Learn bypasses, not payloads

The thing I love most about hacking is figuring out how things work. There’s something magical about feeding input into a black box and figuring out what’s happening inside based solely on its output.

That’s why I love bypasses. I know how XSSes and SQL injections work. Not to down-play the level of knowledge and skill required to recognize and exploit these but once you understand string injection then you understand this whole class of vulnerabilities.

But bypasses make me excited. Yes, "><script>alert(1)</script> and ' or 'a'='a are perfect string injections conceptually but they almost never work in the real world because because the application is going to do something to your input and you don’t know what.

There are basically four ways a application can respond to our attempts at string injection.

  1. The application can do nothing. The application processes our request leaving our input as-is. Easy mode :)
  2. The application can remove part of the input. This is where the application strips off part of the input and continues processing the request. An example of this could be removing HTML tags or removing everything after the first whitespace.
  3. The application can escape special characters. This is where the application still uses our input but attempts to make it safe for where it’s being sent. For example, escaping single quotes for a string being used to make a SQL query.
  4. The application rejects our input outright. This is where the application decides not to process our request. This might be the application returning an error (e.g. “these characters are not allowed!”) or pretending as if it never got the input, for instance.

The application can also do any combination of the above!

Our job is to work out how the application is doing each of those things so that we can work around it and still accomplish our goals.

In the wild

Truthfully, most bugs I’ve encountered involved some kind of bypass technique. One bug I submitted recently was an XSS where I could break out of a script block but most HTML elements (including script tags) and most event handlers (e.g. onLoad or onError) would cause the request to fail immediately. There seemed to be two layers of validation and filtering: A web application firewall (“WAF”) and the application itself. I went through the list of HTML elements one-by-one until I knew which ones weren’t rejected by the application. Then I took each one and tried all of the event handlers that could be useful. Eventually I found a combination that worked! I spent three days on that XSS (yes, really) but I was so excited that I beat the system that it was worth it!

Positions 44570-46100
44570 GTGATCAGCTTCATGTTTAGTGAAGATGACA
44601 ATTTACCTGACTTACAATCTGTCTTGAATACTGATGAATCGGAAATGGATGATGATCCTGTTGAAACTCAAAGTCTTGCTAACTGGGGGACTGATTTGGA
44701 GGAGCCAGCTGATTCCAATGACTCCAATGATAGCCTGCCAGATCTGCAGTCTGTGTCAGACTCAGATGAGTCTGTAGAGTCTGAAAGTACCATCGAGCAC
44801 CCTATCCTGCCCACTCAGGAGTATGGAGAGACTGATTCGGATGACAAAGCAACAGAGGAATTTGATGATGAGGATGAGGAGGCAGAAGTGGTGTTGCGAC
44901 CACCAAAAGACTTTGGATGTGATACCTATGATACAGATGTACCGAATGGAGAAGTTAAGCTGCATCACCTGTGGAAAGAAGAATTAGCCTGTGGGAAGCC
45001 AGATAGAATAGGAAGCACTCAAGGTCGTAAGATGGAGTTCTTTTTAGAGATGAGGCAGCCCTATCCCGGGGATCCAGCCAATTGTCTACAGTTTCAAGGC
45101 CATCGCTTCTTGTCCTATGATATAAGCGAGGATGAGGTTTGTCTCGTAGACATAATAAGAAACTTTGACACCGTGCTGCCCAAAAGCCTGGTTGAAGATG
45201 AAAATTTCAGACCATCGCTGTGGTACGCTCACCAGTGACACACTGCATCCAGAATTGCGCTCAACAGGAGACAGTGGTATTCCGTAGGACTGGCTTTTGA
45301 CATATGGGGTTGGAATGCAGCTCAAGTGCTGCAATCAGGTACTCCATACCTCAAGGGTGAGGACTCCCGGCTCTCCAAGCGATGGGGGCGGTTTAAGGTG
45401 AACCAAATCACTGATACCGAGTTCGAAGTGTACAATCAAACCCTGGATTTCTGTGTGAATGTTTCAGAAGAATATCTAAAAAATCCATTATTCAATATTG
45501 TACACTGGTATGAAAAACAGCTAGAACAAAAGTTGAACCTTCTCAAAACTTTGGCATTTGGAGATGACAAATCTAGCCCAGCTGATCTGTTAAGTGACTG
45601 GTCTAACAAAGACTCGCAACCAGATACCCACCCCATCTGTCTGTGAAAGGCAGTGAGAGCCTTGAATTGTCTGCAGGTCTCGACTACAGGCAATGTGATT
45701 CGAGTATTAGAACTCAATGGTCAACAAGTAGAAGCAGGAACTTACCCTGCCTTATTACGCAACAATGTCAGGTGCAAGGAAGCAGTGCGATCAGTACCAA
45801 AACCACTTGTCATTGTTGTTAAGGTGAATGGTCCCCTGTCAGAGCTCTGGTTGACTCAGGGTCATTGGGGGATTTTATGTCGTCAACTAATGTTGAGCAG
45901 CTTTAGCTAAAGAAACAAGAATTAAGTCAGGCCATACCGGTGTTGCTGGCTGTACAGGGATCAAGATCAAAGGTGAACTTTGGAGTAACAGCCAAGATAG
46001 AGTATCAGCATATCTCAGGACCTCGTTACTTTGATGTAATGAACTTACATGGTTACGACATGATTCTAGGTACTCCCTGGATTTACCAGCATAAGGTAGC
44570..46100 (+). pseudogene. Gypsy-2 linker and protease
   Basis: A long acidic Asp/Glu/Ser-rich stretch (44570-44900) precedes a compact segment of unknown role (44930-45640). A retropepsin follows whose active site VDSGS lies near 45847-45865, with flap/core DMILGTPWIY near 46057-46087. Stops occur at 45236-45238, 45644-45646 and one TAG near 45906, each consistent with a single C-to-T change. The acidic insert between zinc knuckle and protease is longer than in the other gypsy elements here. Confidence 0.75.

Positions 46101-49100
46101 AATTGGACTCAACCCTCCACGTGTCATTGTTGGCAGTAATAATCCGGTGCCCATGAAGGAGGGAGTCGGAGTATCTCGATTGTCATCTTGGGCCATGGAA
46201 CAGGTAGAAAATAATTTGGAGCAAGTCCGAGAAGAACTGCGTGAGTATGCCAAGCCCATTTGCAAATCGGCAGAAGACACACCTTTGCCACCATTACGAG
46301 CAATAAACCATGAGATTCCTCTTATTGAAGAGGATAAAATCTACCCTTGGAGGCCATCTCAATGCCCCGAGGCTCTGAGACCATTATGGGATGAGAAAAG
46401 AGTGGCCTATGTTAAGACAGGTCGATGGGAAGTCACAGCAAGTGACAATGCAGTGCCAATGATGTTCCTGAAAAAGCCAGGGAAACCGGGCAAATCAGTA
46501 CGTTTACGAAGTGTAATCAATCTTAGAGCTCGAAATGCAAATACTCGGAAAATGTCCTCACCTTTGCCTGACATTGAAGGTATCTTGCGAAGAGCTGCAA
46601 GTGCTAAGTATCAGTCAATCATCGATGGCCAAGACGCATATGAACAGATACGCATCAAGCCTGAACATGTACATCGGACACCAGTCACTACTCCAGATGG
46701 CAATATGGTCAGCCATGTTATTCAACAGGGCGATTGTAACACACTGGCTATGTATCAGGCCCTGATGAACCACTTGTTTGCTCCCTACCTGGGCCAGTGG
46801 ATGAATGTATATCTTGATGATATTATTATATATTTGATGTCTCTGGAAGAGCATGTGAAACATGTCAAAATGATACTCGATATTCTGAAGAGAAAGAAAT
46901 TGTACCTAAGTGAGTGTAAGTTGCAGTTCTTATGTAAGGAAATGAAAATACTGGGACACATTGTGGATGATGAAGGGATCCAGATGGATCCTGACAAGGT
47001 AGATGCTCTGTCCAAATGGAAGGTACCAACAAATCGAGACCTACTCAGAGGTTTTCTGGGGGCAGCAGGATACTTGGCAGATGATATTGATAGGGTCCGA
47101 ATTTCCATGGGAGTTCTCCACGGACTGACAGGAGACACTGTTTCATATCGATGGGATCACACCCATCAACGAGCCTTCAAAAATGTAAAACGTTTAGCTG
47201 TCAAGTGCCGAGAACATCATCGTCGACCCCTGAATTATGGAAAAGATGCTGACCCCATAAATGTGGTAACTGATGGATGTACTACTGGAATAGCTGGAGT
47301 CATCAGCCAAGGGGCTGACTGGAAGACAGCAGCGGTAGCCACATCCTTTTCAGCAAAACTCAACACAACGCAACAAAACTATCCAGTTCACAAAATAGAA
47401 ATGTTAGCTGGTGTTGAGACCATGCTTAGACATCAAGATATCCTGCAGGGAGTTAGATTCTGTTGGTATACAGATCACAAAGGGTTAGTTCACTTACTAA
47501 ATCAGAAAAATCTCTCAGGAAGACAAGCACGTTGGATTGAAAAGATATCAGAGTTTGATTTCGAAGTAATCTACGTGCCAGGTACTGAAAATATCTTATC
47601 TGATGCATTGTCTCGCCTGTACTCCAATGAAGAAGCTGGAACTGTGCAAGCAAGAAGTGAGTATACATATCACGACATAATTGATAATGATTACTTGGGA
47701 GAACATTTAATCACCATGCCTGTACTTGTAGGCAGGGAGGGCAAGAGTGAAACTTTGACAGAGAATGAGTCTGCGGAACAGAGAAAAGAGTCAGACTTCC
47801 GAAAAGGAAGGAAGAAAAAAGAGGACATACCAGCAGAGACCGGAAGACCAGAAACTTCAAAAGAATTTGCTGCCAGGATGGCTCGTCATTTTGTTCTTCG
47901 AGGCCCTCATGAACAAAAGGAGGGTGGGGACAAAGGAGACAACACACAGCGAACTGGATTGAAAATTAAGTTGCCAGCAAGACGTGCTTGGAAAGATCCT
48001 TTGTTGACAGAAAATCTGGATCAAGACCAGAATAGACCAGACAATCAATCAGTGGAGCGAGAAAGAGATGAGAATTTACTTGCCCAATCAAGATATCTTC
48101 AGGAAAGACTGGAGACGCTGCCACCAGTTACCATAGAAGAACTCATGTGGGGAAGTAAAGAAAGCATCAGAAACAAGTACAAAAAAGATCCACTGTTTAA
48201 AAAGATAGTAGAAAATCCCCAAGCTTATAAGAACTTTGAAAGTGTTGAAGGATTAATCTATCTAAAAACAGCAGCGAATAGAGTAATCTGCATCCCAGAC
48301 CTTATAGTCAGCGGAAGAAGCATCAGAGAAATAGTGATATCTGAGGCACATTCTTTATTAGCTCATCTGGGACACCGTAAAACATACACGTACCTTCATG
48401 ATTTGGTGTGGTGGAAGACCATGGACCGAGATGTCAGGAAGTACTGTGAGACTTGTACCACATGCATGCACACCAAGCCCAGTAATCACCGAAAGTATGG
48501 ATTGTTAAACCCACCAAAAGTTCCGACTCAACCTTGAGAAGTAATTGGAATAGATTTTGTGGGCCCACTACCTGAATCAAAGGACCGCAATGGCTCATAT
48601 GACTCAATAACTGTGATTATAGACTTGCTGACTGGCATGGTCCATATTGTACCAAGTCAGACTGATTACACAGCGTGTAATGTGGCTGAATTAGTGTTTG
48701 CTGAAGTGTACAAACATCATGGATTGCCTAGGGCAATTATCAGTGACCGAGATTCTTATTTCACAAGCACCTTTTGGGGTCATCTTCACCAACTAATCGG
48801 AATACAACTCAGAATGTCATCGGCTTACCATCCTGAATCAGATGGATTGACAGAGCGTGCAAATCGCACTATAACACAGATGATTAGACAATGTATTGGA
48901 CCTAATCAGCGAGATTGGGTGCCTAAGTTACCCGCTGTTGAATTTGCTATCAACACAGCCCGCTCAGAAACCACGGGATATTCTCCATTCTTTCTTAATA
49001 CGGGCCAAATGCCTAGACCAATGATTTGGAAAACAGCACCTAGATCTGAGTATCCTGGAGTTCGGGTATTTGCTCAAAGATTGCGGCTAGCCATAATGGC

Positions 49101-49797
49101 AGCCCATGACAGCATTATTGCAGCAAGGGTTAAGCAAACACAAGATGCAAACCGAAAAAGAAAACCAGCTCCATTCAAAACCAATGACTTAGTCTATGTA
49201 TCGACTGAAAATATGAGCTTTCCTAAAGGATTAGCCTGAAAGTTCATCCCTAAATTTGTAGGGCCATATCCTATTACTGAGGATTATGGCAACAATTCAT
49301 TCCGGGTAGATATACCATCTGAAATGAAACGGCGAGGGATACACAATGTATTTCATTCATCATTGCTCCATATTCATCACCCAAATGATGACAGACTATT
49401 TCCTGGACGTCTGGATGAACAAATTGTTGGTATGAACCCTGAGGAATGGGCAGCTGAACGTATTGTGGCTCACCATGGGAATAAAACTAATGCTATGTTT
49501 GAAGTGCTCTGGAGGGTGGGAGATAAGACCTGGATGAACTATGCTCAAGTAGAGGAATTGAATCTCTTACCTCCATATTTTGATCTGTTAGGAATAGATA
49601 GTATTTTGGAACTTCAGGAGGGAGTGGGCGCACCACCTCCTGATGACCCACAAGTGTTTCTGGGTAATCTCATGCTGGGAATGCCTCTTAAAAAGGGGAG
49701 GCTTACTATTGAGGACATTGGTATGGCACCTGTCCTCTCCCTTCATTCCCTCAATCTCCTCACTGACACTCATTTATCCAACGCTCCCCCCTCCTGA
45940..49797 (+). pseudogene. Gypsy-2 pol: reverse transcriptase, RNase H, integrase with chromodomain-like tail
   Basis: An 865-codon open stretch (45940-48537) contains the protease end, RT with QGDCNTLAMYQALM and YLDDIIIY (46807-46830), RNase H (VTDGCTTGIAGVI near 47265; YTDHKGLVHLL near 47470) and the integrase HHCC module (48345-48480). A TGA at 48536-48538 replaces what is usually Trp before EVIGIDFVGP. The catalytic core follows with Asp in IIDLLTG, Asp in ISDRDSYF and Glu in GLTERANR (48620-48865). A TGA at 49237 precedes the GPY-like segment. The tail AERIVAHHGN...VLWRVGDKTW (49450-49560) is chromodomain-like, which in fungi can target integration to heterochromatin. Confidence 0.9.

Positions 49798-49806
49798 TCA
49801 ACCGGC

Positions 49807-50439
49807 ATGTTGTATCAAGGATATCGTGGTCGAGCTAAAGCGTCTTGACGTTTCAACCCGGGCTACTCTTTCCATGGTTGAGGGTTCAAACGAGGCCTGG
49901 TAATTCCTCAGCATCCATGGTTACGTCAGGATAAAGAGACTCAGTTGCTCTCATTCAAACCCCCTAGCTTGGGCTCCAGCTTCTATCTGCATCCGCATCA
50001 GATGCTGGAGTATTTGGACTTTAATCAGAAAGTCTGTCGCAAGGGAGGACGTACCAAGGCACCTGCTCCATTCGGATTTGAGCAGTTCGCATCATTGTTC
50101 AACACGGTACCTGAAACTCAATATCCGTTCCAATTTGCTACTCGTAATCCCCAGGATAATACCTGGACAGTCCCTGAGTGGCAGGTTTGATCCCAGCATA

In a recent (HackTheBox) box I worked on (since retired) there was an obvious command injection vulnerability. There was even a published proof-of-concept for it. But the forums were riddled with people “stuck” because the POC they downloaded from exploit-db wasn’t working.

The point of this challenge was that there was a (mis)configured WAF - mod_security in this case - in front of the application. You had to figure out what the WAF was doing with your input and figure out a workaround. You couldn’t find a payload to win this one, you had to step-by-step enumerate all of the probable inputs, analyze the outputs, and figure out what was gonna work.


Remember to enumerate. When you find a potential injection site, try one thing at a time until you find something that seems to work. For example, if <img onError="..."> doesn’t work, what about <img> by itself? This will let you determine whether the application is rejecting the image tag or whether it’s the onError string it has an issue with.

A lot of people will have come before you and found the low-hanging fruit. You know, the "><script>alert(1)</script> of the day. Because it was too obvious or because an automated tool picked it up. You will stand out and beat your competition if you can learn how to exploit the harder, trickier bugs.

Finally, this applies to all kinds of vulnerabilities, from SQL injection to XSS to server-side template injections to command injection to file inclusion. I’ve just used a lot of XSS and SQL injection examples because it’s what I have the most experience with but it absolutely applies to everything.

Good hunting!

What’s your favorite bypass story? Let me know @subfnSecurity on twitter!